DESCRIPTION OF PREFERRED EMBODIMENTS Referring now to the drawing and in particular to the embodiment illustrated in FIGS. 1-4, there is shown a joint for collapsible ladders with which the ladder may be used as a step ladder as well as an extension ladder. The joint includes two members 2 and 3 which are pivotally connected to each other by means of a hinge pin 1. The members 2 and 3 may consist of aluminum sheet metal but can also be made of any other suitable material. Each member 2 and 3 includes'a flange portion 4, 5 and a shaft portion 6, 7, the latter being adapted to be joined to the ladder stringers.

The two shaft portions 6 and 7 are preferably in the illustrated embodiment formed in the shape of a square tube which for facilitating the mass manufacture is formed of two U-portion 6' respective 6" and 7 respectively 7". If the ladder stringers are also formed by square shaped aluminum tubes, it is advantageous, to provide the two shaft portions 6 and 7 with two bores 8 and 9 of relatively large diameters. The aluminum tubing which forms the stringers can then be joined by means of hollow rivets which extend through the shaft portions, the diameter of which corresponds to the di ameter of the bores 8 and 9, thereby forming a strong connection and eliminating for all practical purposes the danger of failure of the joint.

As can be noted from FIG. 4, the total width in the longitudinal direction of the shaft portions 6 and 7 is equal double the width of the sheet metal which has been selected for making the members 2 and 3. Thereby there is formed a space between the substantially round flange parts 4 and 4", which form the flange portion 4, which is equal to double the wall thickness of the sheet metal of which the members 2 and 3 are made. Again referring to FIG. 4 it can be noted that the shaft portion 7 is made of the U-shaped portions 7' respectively 7" which form a unit and which have the bores 9. Because of the unitary construction of the flange portions, formed by both a U- shaped portions 7' and 7", it is necessary that in the corner zone of the shaft portion 7, a shank portion is omitted which corresponds in length to the circular segment of the round-shaped flange portion 4 along which the ladder is joined to the shaft portion 7.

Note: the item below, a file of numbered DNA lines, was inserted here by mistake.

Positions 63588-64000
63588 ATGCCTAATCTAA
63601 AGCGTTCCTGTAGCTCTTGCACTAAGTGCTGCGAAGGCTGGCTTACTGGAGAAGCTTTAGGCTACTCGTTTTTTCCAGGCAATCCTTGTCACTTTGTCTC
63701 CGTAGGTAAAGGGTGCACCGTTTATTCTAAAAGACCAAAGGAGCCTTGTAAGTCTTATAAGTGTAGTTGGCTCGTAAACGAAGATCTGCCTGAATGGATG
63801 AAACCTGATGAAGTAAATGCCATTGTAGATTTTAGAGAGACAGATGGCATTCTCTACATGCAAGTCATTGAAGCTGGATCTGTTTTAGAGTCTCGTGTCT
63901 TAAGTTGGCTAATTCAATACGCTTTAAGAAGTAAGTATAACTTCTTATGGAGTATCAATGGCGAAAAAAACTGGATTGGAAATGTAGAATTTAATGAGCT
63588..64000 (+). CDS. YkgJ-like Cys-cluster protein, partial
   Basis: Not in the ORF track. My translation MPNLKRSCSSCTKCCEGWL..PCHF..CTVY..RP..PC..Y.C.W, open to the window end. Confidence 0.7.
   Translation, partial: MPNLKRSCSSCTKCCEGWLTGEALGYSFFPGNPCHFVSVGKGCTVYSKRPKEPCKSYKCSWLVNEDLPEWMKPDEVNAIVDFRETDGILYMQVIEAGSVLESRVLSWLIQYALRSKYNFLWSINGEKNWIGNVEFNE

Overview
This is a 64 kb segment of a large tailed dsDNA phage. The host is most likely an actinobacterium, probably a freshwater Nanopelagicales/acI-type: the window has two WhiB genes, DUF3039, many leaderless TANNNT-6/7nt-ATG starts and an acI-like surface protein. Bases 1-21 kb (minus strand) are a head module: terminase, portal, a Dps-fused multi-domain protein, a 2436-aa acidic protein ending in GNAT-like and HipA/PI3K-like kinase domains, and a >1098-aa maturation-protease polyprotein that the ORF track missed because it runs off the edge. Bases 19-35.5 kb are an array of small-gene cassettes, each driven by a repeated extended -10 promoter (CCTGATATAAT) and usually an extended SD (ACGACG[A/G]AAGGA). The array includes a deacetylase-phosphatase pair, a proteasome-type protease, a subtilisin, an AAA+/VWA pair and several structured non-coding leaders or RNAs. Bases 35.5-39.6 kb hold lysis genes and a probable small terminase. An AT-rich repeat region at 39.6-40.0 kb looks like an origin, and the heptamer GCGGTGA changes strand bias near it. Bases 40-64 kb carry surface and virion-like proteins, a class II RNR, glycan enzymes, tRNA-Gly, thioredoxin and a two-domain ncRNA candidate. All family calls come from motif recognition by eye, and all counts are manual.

There are mounted two adjoining flange parts 5 and 5" between both flange parts 4' and 4, which form jointly which the shaft portion 6, consisting of two U- shaped parts 6, 6", a unitary construction. The diameter of the flange parts 5' and 5 is equal to the diameter of the flange parts 4 and 4". Furthermore the position of the flange parts 5, 5" relative to the shaft part 6 corresponds to the position of the flange parts 4', 4" relative to the shaft part 7. As can be noted from FIG. 1-3 the center of the flange portions 4 and 5 lies outside of the shaft portions 6 and 7. This construction makes it possible to move the members 2 and 3 from a position in which they are parallel to each other (FIG. 1) to a position in which they are aligned with each other and their front faces contact each other (FIG. 3).

A locking between the members 2 and 3 is carried out by means of a locking arrangement, which includes a locking rod 10, having a locking rod portion and a guide rod 11 which is axially slidably guided in the central bore 12 of a' hinge pin 1. The bore 12 has an enlarged portion for accommodating three compressed coil springs 13 which bears with one of its end against the shoulder defining a narrow portion of the bore 12 and at the other end against an enlarged collar 14 of the guide rode 11. The length of the hinge pin 1 is selected in such a way that the collar 14 is in all positions of the locking rod portion situated in the bore 12. By correctly dimensioning the bore of the hinge pin so that little clearance is provided between the guide rod 11 and the narrow portion of the bore 12 as well as between the collar 14 and the enlarged-portion of the bore 12, an accumulation of dirt and debris within the bore 12 is practically eliminated and thus the correct functioning of the coil spring 13 is assured.

A shoulder 15 of the guide rod 11 prevents the return spring 13 from moving the guide rod 10 beyond a predetermined locking position in which the yoke or cross beam 25 is still located at a sufficient position from the flange part 4' to permit the manual grasping of the yoke or cross beam 25. It is thus possible by a simple manipulation of the yoke 25 to adjust the locking rod 10.